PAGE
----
Letters: A letter to George W. Bush

Fri, Sep 14, 2007 - Page 8

Dear US President George W. Bush,

I am Taiwanese and I feel obliged to write this letter to you on a most important issue. This regards the proposed Taiwanese referendum on joining the UN, which has caused some concern throughout the world.

Historically speaking, we Taiwanese people lived a free and independent life before the 17th century and had nothing to do with the Chinese. The Dutch colonized the southwestern part of Taiwan and forced us to interact with the outside world and join the world trade system in the early 17th century. After the Dutch rule, there came the Koxinga [Cheng Cheng-kung (鄭成功)] regime, which originated from the Ming Empire and was expelled by the Manchurian (Qing) Empire in China. In 1683, Taiwan was annexed by the Qing Empire, which had ruled the plains lowland area of Taiwan for 212 years. At that time, Taiwan was, just like China, a colony of the Manchurians.

During the Qing Empire, the mountainous parts of Taiwan were free of Manchurian rule. That was one reason for the Rover Incident between Taiwanese Aboriginals and the US Marine Corps in 1867.

Furthermore, the majority of the so-called Han Chinese of Taiwan (apart from displaced Chinese who came to Taiwan after World War II) are the descendants of Taiwanese plains Aborigines.

Because the Manchurians enforced "assimilation" and "divide and rule" policies, our ancestors were forced to use Han Chinese surnames and to give up their land.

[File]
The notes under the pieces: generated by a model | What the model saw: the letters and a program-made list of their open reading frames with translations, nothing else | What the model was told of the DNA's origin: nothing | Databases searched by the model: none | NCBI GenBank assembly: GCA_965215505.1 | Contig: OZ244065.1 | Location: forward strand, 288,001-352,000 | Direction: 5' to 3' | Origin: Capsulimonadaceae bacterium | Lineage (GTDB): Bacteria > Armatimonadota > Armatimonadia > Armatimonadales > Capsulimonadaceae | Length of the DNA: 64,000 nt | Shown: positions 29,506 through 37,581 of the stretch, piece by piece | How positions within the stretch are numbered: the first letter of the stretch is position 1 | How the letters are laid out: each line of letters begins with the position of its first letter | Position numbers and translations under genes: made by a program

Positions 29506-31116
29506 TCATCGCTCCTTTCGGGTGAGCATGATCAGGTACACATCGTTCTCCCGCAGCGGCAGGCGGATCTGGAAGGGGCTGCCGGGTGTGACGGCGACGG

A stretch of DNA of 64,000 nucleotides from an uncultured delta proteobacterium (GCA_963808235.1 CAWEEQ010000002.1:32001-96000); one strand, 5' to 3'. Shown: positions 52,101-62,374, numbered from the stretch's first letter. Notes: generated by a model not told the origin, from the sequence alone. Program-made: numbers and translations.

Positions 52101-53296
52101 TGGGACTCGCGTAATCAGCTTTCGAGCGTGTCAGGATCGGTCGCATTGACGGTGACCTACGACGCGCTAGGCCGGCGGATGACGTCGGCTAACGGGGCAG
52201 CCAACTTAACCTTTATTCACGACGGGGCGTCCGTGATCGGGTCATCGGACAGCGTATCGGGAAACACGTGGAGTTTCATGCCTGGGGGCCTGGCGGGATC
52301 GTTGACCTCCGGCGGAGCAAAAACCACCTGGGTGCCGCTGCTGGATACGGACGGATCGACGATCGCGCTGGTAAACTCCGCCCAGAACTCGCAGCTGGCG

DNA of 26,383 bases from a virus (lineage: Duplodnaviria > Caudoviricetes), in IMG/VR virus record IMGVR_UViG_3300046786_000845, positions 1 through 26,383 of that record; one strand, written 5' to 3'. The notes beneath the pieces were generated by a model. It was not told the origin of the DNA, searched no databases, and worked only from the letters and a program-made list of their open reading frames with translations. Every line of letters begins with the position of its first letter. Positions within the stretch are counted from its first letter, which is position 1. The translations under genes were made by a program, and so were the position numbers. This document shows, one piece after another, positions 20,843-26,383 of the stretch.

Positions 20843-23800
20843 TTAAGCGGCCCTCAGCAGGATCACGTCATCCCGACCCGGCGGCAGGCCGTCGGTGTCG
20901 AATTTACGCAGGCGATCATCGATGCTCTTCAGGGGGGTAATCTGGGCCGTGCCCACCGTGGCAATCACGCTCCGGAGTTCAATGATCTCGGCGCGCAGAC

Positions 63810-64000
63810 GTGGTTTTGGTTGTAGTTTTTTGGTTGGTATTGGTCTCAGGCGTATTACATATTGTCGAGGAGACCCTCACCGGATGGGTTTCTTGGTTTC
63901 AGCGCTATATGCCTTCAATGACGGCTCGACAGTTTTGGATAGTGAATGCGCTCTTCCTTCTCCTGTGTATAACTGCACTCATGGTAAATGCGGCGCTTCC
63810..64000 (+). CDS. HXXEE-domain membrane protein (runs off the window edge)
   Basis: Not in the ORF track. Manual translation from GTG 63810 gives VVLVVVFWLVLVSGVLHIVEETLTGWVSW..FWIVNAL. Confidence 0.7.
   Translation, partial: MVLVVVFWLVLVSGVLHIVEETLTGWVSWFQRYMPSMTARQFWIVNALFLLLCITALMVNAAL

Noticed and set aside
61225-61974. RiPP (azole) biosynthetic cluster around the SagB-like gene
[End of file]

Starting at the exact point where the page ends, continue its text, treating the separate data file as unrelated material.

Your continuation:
In 1895, Taiwan was ceded to Japan after the first Sino-Japanese war.

When the Chinese overthrew the Manchurians in 1912, Taiwan was "legally" the territory of the Japanese empire. By the way, it was the Japanese who "conquered" all the mountain Aborigines.

After the war, Taiwan should have held a referendum on becoming an independent state under the mandatory order of the UN. Nonetheless, with General Order No. 1 of US General Douglas MacArthur, the Chinese Nationalist Party (KMT) army came to Taiwan to disarm the imperial Japanese army.

After the disarmament, however, the Chinese army did not withdraw and continued to occupy Taiwan.

That was the beginning of Taiwan's KMT occupation nightmare, a tyranny among the worst human beings have ever experienced.

The atrocities they committed include the 228 Incident in 1947 and the White Terror era, which included tens of thousands of people being persecuted in political witch hunts amid hyperinflation, in which prices increased more than 40,000 times from the end of 1945 to June 15, 1949.

Now, after the demise of the KMT dictators, we Taiwanese want to further rid ourselves of the so-called Republic of China colonial regime.

We want to be an independent country. We are really glad about the letter your government wrote to the UN to remind the whole world that Taiwan is not part of China.

With this, we want to implore you to help us build our own nation. If not, just like the founding fathers of the US, we will struggle to the end of our lives to gain the inherent right of being independent and free people.

Chia Tek-khiam